Selling a Nebraska Home: What Are My Disclosure Obligations?

What a home seller must, and should, disclose to buyers in Nebraska about property defects.

Updated by , J.D. · University of Washington School of Law

To get the best price for your Nebraska home, you'll need to be aggressive in marketing the property and preparing it for potential buyers. Still, Nebraska law requires that you make certain disclosures to the buyer before the closing. The purpose of these is to reveal various problems with the property that could affect its value or desirability. As counterintuitive as that sounds, it can actually help achieve a smooth sale of the home.

If you're selling your home in the Cornhusker State, what must you disclose to prospective buyers, and when?

Disclosure Laws in Nebraska for Home Sales

Seller disclosures in Nebraska are governed by Neb. Rev. Stat. § 76-2,120. That statute says that every Nebraska seller must give the purchaser a "written disclosure statement of the real property's condition." The law applies both to outright sales and to leases with an option to purchase. You must give the disclosure to the buyer on or before the effective date of the purchase contract (most likely the date upon which you both signed it).

Both you and the buyer will sign the disclosure form, as proof that it has been given and received. (Obviously, you should retain a copy for your records.)

What Defects Does the Nebraska Disclosure Statement Cover?

The Nebraska statute is very specific about the information that sellers must disclose to the prospective home buyer. Neb. Rev. Stat. § 76-2,120-4 says that it must include:

  • the condition of all appliances that are included in the sale and whether they are in working condition
  • the condition of the electrical system
  • the condition of the heating and cooling systems
  • the condition of the water system
  • the condition of the sewer system
  • the condition of all improvements on the property (such as renovations or expansions)
  • any hazardous conditions, including substances, materials, and products that might be an environmental hazard
  • any title conditions affecting the property, including easements, encroachments, and zoning restrictions
  • the utility connections and whether they are public, private, or community, and
  • whether the home has the required carbon monoxide detectors.

The statute put the Nebraska Real Estate Commission in charge of creating the official disclosure form, and the result is available for free online. Per Neb. Rev. Stat. § 76-2,120-5, you must complete it to the best of your belief and knowledge.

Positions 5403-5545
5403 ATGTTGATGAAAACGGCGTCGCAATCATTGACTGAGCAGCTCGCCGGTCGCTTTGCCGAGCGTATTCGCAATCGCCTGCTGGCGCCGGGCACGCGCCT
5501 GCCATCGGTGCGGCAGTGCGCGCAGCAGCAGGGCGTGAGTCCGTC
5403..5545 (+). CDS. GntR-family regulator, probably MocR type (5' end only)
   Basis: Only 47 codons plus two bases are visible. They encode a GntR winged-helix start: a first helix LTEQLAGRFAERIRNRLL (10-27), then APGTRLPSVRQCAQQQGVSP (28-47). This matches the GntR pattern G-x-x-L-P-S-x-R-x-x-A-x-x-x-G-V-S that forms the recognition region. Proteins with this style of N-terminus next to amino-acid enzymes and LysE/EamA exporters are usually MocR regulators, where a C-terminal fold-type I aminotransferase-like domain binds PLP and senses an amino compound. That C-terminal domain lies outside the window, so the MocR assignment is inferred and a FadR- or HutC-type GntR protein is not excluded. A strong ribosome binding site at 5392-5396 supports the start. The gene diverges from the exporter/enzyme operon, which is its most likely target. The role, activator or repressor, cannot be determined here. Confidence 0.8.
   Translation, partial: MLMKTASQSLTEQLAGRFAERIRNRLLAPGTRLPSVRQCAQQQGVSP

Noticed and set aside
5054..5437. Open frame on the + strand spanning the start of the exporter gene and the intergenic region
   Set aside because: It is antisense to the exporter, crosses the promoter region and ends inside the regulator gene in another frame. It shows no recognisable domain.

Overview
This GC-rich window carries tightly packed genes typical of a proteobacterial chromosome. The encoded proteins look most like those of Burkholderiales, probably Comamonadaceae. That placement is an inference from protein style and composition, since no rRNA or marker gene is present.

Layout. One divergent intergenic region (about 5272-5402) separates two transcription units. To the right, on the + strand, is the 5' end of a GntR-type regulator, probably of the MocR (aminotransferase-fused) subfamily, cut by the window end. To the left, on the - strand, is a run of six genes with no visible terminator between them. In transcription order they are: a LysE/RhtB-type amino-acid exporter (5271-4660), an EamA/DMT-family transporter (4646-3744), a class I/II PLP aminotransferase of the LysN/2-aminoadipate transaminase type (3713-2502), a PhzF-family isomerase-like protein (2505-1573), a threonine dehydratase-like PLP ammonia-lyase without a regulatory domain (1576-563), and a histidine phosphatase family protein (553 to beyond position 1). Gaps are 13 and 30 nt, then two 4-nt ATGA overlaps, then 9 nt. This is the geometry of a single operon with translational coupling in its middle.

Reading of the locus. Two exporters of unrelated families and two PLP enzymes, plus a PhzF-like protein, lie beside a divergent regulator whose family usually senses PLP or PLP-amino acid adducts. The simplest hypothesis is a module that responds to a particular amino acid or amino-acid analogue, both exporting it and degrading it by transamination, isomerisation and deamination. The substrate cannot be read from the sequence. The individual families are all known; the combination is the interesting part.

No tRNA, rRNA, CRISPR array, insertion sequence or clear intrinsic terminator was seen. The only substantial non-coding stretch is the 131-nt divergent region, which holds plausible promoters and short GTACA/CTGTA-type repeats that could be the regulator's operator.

If any information required by the disclosure statement is unknown to you, you may indicate that on the disclosure statement and still be in full compliance with the statute.

Why Should You Be Honest and Open in Making Disclosures?

You simply want to sell your Nebraska house. All of these disclosures can seem to make life more complicated, since they force you to confront potentially value-diminishing aspects of your property. Why should you be honest in making these disclosures?

First, the statute sets up a clear incentive not to lie. Neb. Rev. Stat. § 76-2,120-12 states that if a sale occurs without a proper disclosure, the buyer can sue the seller and recover actual damages, court costs, and reasonable attorney's fees.

On top of suing over the statutory violation, the purchaser might be able to sue based on other "causes of action," such as breach of contract or fraud. This alone is a major incentive for sellers to be honest. Fortunately, the statute includes a statute of limitations, limiting lawsuits to within one year from the date that the buyer takes possession of the property.

Second, making disclosures offer a way to make sure the buyer won't balk in the middle of the escrow period after an inspection report turns up "surprises."

And third, the statute protects you from lawsuits over the information that you do disclose. Neb. Rev. Stat. § 76-2,120-8 says that you won't be legally liable for "any error, inaccuracy, or omission of any information in a disclosure statement" that was not an issue or fact within your personal knowledge.

In other words, if your home had a cracked beam within the wall, but you did actually know about it, then you could not be held liable. Moreover, the statute is clear that your disclosure statement is not any sort of guarantee or warranty to the buyer. Indeed, the statute specifically reminds the buyer that "the statement should not be accepted as a substitute for any inspection or warranty that the purchaser may wish to obtain."

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